Oriental, Black, and White

The Formation of Racial Habits in American Theater

By Josephine Lee

344 pp., 6.125 x 9.25, 21 halftones, notes, bibl., index

  • Paperback ISBN: 978-1-4696-6962-5
    Published: September 2022
  • E-book EPUB ISBN: 978-1-4696-6963-2
    Published: September 2022
  • E-book PDF ISBN: 979-8-8908-6221-1
    Published: September 2022
  • Hardcover ISBN: 978-1-4696-6961-8
    Published: September 2022

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In this book, Josephine Lee looks at the intertwined racial representations of nineteenth- and early twentieth-century American theater. In minstrelsy, melodrama, vaudeville, and musicals, both white and African American performers enacted blackface characterizations alongside oriental stereotypes of opulence and deception, comic servitude, and exotic sexuality. Lee shows how blackface types were often associated with working-class masculinity and the development of a nativist white racial identity for European immigrants, while the oriental marked what was culturally coded as foreign, feminized, and ornamental. These conflicting racial connotations were often intermingled in actual stage performance, as stage productions contrasted nostalgic characterizations of plantation slavery with the figures of the despotic sultan, the seductive dancing girl, and the comic Chinese laundryman. African American performers also performed common oriental themes and characterizations, repurposing them for their own commentary on Black racial progress and aspiration. The juxtaposition of orientalism and black figuration became standard fare for American theatergoers at a historical moment in which the color line was rigidly policed. These interlocking cross-racial impersonations offer fascinating insights into habits of racial representation both inside and outside the theater.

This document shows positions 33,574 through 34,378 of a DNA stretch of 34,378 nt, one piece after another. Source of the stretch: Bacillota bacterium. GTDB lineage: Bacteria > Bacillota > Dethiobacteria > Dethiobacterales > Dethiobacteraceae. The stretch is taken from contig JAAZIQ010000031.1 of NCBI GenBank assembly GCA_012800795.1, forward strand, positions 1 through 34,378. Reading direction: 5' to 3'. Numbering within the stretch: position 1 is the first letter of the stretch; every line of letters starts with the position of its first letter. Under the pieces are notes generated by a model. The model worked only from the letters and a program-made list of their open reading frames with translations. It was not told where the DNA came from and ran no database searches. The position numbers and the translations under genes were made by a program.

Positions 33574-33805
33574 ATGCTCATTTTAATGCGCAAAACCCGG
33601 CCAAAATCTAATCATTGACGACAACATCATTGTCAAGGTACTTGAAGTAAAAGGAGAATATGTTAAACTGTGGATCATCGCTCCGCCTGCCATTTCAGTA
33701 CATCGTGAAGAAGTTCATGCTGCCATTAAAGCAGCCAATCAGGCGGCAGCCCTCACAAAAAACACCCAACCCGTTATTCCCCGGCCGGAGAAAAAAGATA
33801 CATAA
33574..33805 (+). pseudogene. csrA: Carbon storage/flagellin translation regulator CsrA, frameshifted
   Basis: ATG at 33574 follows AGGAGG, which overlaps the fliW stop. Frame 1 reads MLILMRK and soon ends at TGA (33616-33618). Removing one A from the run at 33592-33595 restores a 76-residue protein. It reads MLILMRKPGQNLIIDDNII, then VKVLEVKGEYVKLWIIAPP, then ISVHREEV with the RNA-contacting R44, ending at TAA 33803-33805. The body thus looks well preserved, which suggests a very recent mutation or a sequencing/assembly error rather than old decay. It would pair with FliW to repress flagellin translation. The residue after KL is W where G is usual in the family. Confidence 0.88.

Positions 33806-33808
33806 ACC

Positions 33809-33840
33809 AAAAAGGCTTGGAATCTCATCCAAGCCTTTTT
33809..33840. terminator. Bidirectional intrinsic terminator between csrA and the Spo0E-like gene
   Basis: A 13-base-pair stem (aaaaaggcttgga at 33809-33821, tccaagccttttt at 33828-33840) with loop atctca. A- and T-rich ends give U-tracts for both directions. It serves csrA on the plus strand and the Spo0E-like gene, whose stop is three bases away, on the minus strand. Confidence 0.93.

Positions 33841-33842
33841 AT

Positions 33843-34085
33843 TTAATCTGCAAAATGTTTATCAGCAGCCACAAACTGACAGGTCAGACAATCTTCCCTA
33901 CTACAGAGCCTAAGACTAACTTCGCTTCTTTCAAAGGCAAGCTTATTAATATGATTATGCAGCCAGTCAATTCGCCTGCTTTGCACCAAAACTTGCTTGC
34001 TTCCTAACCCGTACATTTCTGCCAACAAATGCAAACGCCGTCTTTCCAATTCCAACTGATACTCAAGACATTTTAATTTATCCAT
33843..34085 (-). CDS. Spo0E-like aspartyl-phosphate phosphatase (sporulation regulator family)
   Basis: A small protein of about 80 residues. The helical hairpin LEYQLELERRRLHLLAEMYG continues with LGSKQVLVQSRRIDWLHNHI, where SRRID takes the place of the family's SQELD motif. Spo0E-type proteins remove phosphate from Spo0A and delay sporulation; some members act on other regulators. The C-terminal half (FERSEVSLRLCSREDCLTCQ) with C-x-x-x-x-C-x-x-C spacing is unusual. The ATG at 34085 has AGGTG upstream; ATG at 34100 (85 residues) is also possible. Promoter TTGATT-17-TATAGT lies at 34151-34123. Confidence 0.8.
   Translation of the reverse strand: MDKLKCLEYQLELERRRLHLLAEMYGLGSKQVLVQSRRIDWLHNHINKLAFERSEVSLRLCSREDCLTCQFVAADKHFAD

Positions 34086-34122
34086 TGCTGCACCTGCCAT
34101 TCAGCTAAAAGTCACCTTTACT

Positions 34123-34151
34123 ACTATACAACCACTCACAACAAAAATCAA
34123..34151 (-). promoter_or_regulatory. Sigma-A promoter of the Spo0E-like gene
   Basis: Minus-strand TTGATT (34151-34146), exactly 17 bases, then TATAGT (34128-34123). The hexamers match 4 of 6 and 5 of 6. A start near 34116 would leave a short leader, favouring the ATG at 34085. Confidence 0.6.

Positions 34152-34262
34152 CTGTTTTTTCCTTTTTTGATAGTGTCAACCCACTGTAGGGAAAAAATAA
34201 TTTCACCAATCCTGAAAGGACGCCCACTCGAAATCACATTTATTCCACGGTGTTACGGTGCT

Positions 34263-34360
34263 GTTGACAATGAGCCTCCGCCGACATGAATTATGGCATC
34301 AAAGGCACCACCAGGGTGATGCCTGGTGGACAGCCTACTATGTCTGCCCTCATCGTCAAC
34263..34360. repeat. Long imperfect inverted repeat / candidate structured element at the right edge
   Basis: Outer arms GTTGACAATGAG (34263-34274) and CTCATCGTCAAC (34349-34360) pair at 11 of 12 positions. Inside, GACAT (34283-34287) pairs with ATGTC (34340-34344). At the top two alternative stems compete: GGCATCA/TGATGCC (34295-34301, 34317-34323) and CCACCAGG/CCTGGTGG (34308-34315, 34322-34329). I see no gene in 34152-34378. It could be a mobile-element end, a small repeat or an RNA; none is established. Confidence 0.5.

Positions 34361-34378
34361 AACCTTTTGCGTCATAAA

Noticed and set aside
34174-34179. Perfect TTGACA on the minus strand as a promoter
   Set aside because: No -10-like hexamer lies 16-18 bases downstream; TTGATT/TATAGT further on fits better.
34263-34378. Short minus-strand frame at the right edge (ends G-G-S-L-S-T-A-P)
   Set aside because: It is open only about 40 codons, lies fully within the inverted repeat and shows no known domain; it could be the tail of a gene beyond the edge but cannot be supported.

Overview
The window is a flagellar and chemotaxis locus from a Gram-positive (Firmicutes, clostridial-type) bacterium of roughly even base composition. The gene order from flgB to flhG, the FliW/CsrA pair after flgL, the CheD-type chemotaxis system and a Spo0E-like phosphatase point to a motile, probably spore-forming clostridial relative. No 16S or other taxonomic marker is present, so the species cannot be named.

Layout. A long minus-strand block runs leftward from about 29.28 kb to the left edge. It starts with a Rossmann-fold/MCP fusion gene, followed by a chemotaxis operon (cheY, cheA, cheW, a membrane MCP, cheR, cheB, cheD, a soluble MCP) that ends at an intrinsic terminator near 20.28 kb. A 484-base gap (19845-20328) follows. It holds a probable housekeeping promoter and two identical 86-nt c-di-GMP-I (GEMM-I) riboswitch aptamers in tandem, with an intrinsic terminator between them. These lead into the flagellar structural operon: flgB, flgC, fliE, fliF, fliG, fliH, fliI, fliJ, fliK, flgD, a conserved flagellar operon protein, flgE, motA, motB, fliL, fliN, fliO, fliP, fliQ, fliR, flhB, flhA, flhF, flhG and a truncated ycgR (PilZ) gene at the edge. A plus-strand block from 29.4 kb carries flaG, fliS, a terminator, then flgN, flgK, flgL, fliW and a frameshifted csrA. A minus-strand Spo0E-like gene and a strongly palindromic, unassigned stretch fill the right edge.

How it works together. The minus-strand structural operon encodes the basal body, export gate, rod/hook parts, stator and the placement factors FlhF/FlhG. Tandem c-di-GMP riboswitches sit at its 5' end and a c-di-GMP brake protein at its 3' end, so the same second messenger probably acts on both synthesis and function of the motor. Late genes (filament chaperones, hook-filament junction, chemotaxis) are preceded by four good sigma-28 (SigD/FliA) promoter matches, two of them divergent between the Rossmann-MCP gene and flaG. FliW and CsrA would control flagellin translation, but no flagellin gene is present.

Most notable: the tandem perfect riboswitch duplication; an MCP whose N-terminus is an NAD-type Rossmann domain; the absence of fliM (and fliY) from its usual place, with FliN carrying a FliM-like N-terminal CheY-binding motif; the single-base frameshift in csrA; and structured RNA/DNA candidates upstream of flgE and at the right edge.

About the Author

Josephine Lee is professor of English and Asian American Studies at the University of Minnesota.
For more information about Josephine Lee, visit the Author Page.


"Using an eclectic approach, Oriental, Black, and White details a number of historically important examples of interracial intersections onstage, unmooring conventional approaches to understanding race in America and providing a timely and much-needed story of racial representation and impersonation in American cultural history."—Esther Kim Lee, Duke University

"Full of fascinating theatrical case studies, Oriental, Black, and White traverses a wide terrain to show us the central role of orientalism and yellowface performance in the evolution of American minstrelsy into a genteel art form."—Edlie Wong, University of Maryland